end and essence of Christianity, which the
history of sects reveals. I have indeed pro-
found respect for individuals in all commu-
nions of Christians. But on sects, and on
the spirit of sects, I must be allowed to look
with grief, shame, pity — I had almost said
contempt. In passing these censures I claim
no superiority. I am sure there are thousands
of all sects who think and feel as I do in
this particular, and who, far from claiming
supeiior intellleence, are distinguished by
ftHiowlng out the plain dictates, the natural

impulses, and spontaneous judgments of con-
science and common sense.

It is time for me to finish this letter, which
indeed has grown under my hands beyond
all reasonable bounds. But I must add a
line or two in reply to your invitation to visit
you. You say that fCentucky will not ex-
clude me for my opinions on slavery. I rejoice
to hear it, not for my own sake, but for the
sake of the country. I rejoice in a tolerant
spirit, wherever manifested. What you say
accords with what I have heard of the frank,
liberal character of Kentucky. All our ac-
counts of the West make me desire to visit
it. I desire to see nature under new aspects ;
but still more to see a new form of society.
I hear of the defects of the West, but I
learn that a man there feels himself to be a
man, that he has a self-respect which is not
always to be found in older communities, that
he speaks his mind freely, that he acts more
from generous impulses, and less from selfish
calculations. These are good tidings. I re-
joice that the intercourse between the East
and West is increasing. Both will profit.
The West may learn from us the love of
order, and arts which adorn and cheer life,
the institutions of education and religion,
which lie at the foimdation of our greatness,
and may give us in return the energies and
virtues which belong to and distinguish a
fresher state of society. Such exchanges I
regard as the most precious fruits of the
Union, worth more than exchanges of pro-
ducts of industry, and they will do more to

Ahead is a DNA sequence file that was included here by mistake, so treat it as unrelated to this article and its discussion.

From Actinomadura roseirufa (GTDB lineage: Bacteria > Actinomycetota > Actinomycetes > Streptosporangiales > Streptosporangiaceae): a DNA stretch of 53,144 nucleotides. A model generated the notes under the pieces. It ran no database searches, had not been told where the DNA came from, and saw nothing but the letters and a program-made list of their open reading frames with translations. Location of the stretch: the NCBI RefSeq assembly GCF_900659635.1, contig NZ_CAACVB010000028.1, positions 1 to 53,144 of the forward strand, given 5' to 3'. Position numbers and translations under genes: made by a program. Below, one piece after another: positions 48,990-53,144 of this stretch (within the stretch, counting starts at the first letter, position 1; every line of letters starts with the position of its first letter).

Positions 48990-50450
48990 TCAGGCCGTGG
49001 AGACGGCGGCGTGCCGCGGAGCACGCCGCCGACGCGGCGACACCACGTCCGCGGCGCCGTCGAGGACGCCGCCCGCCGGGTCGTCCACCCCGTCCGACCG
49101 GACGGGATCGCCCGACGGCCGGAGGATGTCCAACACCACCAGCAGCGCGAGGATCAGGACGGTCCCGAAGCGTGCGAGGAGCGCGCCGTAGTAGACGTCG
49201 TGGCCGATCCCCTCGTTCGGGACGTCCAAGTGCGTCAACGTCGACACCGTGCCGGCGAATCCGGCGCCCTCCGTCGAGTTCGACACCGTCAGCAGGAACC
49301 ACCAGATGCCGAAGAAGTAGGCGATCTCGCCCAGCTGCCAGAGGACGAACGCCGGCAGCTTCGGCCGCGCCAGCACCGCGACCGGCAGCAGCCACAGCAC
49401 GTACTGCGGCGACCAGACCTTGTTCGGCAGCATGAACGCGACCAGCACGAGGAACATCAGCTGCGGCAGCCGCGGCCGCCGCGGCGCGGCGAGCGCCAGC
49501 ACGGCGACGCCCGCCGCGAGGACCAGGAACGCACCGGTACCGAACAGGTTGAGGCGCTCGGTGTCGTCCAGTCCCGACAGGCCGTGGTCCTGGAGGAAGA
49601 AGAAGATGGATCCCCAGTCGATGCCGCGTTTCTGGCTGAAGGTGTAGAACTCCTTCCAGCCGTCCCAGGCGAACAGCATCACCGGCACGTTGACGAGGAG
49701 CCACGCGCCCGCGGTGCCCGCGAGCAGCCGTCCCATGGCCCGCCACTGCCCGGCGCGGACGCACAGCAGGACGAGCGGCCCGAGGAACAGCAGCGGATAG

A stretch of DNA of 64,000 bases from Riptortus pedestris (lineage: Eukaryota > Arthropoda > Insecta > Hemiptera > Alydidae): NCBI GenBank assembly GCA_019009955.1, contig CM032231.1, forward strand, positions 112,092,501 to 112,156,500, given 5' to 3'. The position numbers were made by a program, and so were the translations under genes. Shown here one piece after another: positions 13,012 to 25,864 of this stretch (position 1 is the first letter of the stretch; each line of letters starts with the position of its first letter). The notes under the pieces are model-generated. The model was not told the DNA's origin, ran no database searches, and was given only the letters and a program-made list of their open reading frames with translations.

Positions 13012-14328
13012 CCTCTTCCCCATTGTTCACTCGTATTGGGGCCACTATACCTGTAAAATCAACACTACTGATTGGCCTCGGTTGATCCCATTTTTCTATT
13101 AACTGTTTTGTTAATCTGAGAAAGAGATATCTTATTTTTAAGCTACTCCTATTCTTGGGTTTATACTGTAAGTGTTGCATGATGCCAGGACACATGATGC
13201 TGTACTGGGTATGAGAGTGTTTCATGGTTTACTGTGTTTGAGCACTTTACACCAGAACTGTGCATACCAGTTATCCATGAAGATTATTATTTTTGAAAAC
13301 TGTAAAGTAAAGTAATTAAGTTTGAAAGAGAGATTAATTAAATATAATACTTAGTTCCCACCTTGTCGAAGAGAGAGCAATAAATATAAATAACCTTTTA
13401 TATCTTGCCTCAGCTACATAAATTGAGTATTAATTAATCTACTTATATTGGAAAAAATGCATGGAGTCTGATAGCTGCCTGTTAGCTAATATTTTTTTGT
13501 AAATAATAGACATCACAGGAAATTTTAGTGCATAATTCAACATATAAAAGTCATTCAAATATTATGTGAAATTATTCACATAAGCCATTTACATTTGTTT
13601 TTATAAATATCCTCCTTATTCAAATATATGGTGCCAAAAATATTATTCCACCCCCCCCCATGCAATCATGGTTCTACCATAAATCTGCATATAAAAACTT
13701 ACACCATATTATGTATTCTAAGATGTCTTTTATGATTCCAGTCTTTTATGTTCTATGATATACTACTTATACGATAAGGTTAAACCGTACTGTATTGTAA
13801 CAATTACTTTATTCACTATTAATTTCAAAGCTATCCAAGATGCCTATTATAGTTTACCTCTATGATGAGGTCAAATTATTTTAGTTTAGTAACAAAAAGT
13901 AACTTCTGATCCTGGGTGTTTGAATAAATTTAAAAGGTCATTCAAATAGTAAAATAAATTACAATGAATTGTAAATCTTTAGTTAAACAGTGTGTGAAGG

bind us together as one people.

You press me to come and preach in your
part of^ the country. I should do it cheer-
fully if I could. It would rejoice me to bear
a testimony, however feeble, to great truths
in your new settlements. I confess, however,
that I fear that my education would unfit me
for great usefulness among you. I fear that
the habits, rules, and criticisms imder which
I have grown up, and almost grown old, have
not left me the freedom and courage which
are needed in the style of address best suited
to the Western people. I have fought against
these chains. I have laboured to be a free
man ; but in the state of the ministry and of
society here, freedom is a hard acquisition.
I hope the rising generation will gain it more
easily and abundantly than their fathers.

I have only to add, my young brother, my
best wishes for your usefulness. I do not ask
for your enjoyment. I ask for you something
better and greater, something which includes
it — even a spirit to live and die for a cause,
which is dearer than your own enjoyment.
If I were called to give you one rule which
yoiu* situation demands above all others, it
would be this. Live a life of faith and hope.
Believe in God's great purposes towards the

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human race. Believe in the mighty power of
truth and love. Believe in the omnipotence
of Christianity. Believe that Christ lived and
died to breathe into his church and into society
a diviner spirit than now exists. Believe in
the capacities and greatness of human nature.
Believe that the celestial virtue revealed in
the life and teaching of Jesus Christ is not
a bright vision for barren admiration, but is
to become a reality in your own and others*
souls. Carry to your work a trustful spirit.
Do not waste your breath in wailing over the
times. Strive to make them better. Do not
be disheartened by evils. Feel through your
whole soul that evil is not the mightiest
power in the universe — that it is permitted
only to call forth the energy of love, wisdom,
persuasion, and prayer for its removal. Settle
it in your mind that a minister can never speak
an eftcctual word without faith. Be strong in
the Lord and the power of his might. Allow
me to say, that I have a good hope of you.
I learned some time ago, from one of your
dear friends, that you comprehended the grant
deur of your work as a Christian minister.
I learned that the pulpit, from which a
divinely moved teacher communicates ever-
lasting truths, seemed to you more glorious
than a throne. I learned that you had come
to understand what is the greatest power

which God gives to men— the ,ifVcr of

acting generously on the soul of ^ >«rother;
of coromimicating to others a i^A4ae spirit, (A
awakening in others a heavenly life which is
to outlive the stars. I then felt that you
would not labour in vain. You have indeed